Two stories are simultaneously told. One dutiful mother progressively becomes a frustrated woman who is the only one assuming the family responsibilities of working at home and looking ... See full summary »
In the 1950's, Ludvik Jahn was expelled from the Communist Party and the University by his fellow students, because of a politically incorrect note he sent to his girlfriend. Fifteen years ... See full summary »
Set against the backdrop of a repressed Czechoslovakia, five non-related vignettes are presented, each showcasing the need and want for human connection. In "Mr. Baltazar's Death", a middle... See full summary »
Inspired by fairy-tales such as Alice in Wonderland and Little Red-Riding Hood, "Valerie and her Week of Wonders" is a surreal tale in which love, fear, sex and religion merge into one fantastic world.
A small group of adult bourgeois friends are on a day outing in the country, that outing which includes having a picnic. While they are going for a walk after the picnic, they encounter a ... See full summary »
Doctor John, who works in a Prague maternity hospital while still living at home with his mother, is a self-assured philanderer who seduces a young nurse, Anna, and makes her pregnant. All ... See full summary »
In the garden of a pension, Eva and her husband Josef are enjoying a siesta. Here, they meet with the lonesome, mysterious-looking Robert. During play, a key falls out of Robert's pocket. The curious Eva picks it up and sets off on an expedition. In Robert's room, she finds a briefcase soiled with mud, which Robert had forgotten by her parsley patch before, and in it, a date-stamp. Soon afterwards, she learns that another victim of an unknown murderer of women has been found, with a number and date stamped on her forehead. Eva concludes that the murderer must be Robert. Written by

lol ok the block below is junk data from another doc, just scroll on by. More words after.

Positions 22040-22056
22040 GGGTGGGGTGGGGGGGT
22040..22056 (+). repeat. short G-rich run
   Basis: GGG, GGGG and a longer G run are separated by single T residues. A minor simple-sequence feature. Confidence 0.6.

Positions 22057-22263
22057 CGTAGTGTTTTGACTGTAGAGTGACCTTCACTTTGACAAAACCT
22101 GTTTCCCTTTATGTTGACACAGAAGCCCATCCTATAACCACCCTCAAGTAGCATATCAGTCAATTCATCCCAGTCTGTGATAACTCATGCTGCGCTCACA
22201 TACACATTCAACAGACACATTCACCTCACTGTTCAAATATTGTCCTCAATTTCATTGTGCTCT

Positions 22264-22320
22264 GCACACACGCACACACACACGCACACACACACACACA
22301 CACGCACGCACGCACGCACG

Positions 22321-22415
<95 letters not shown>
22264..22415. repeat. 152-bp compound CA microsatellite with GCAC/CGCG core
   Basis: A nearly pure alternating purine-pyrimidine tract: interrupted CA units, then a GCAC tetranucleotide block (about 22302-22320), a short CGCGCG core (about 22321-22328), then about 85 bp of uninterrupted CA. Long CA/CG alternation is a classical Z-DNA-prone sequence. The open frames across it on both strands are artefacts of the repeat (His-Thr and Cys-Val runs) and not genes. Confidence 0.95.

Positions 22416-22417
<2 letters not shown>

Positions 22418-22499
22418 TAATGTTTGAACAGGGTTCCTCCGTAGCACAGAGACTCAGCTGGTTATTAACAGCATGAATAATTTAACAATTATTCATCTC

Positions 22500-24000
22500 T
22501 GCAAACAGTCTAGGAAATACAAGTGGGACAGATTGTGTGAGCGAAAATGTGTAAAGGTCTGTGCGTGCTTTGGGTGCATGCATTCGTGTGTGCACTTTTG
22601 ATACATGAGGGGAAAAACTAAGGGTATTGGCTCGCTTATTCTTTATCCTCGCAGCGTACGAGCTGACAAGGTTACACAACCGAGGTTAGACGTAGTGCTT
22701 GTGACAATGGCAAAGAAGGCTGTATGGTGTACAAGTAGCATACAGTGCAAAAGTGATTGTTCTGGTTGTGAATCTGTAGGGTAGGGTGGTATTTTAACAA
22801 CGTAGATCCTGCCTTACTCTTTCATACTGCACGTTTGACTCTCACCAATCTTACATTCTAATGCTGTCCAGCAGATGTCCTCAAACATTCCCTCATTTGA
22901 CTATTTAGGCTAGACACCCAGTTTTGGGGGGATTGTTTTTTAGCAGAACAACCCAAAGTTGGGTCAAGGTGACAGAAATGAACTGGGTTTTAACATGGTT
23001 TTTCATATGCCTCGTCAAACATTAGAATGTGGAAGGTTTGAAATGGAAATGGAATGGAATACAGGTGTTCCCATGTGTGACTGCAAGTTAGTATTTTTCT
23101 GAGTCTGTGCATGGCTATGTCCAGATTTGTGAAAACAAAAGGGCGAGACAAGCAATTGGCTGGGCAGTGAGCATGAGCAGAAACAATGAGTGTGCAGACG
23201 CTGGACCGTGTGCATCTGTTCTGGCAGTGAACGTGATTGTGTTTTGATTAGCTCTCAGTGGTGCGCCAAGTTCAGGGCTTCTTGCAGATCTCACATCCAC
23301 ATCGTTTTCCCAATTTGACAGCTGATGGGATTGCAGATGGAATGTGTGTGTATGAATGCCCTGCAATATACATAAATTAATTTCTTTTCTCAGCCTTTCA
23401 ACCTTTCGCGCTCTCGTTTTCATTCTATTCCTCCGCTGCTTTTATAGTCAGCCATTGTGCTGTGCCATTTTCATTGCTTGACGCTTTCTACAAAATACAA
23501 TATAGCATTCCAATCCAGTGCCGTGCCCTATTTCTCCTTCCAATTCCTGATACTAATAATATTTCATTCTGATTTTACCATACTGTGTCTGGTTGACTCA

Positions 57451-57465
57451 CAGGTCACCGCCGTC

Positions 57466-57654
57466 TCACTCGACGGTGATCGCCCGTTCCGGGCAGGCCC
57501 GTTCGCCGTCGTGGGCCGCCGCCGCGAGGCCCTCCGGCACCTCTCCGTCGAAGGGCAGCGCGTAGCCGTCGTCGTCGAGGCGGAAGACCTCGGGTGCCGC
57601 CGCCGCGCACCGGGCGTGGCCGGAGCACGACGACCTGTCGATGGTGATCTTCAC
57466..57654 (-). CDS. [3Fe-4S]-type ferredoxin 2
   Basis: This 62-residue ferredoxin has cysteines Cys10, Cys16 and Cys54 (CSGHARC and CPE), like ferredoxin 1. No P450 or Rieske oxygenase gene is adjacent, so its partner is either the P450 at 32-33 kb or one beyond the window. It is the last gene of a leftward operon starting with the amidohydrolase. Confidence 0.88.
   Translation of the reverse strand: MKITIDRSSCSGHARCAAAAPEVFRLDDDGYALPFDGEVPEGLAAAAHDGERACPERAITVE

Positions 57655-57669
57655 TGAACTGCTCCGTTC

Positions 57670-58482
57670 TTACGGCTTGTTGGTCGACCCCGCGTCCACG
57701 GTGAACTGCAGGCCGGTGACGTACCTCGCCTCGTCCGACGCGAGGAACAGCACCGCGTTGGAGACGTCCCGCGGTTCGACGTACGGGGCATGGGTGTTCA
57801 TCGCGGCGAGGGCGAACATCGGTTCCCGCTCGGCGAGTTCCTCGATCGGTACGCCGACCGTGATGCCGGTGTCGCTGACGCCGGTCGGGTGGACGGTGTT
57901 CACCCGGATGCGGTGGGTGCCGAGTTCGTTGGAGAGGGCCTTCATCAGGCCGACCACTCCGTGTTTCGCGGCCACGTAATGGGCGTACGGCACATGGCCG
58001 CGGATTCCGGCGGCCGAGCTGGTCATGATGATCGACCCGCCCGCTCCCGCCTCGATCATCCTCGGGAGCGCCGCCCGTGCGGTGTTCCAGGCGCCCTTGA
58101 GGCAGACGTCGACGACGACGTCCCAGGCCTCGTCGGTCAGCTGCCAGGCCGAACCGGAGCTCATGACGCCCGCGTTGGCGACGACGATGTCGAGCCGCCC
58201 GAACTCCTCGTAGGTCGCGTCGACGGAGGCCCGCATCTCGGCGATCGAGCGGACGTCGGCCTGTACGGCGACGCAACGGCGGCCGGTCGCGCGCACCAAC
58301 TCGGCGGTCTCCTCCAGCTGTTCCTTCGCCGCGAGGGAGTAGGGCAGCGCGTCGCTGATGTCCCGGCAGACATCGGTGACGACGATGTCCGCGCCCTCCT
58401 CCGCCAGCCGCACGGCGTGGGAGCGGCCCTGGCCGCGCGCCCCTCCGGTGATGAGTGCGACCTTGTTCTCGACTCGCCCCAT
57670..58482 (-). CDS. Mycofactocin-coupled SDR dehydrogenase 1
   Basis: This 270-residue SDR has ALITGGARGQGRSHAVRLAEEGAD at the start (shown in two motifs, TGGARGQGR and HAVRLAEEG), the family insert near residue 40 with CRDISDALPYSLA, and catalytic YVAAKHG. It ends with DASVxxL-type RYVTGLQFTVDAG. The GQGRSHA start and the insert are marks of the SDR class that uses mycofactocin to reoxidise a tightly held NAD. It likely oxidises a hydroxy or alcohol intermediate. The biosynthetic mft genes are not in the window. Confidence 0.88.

If you enjoy watching a mercurial, concupiscent woman-child scamper about, this is the film for you. And I'm not just talking to Bjork fans.
At times it was like watching a ballet without the dancing, although there were moves on display. Very much Free Love kind of moves. I would say this would be a great film for a band to project while playing some trippy music, but then the audience would miss Zdenek Liska's score (although the drums in the attic scene would be a hit for rawk concerteers).
As pointed out by another reviewer (and the three posted so far all fit with my experience), the first 15 minutes are the most obscure and camera crazy. I wonder if director Vera Chytilova figured censors would get a headache, or have to send in reports to their superiors within 15 minutes and give up? Even then as the story is revealed, it challenges deciphering. Well at least in the year 2014 here in the States. I can see the trend of white (purity) to red (trouble/communism) to black (death), and there is a dresser that is just a fake front, so that too can be seen maybe as some Pop Art reverse AgitProp. I have to say these thoughts never rose up directly while watching it.
For first time Czech checkers, I'd start with "Daisies" first, but I need to figure out what to watch next. I like the raw exuberant art here even if Chytilova felt walled off from her occupied and getting wasted teenage motherland.
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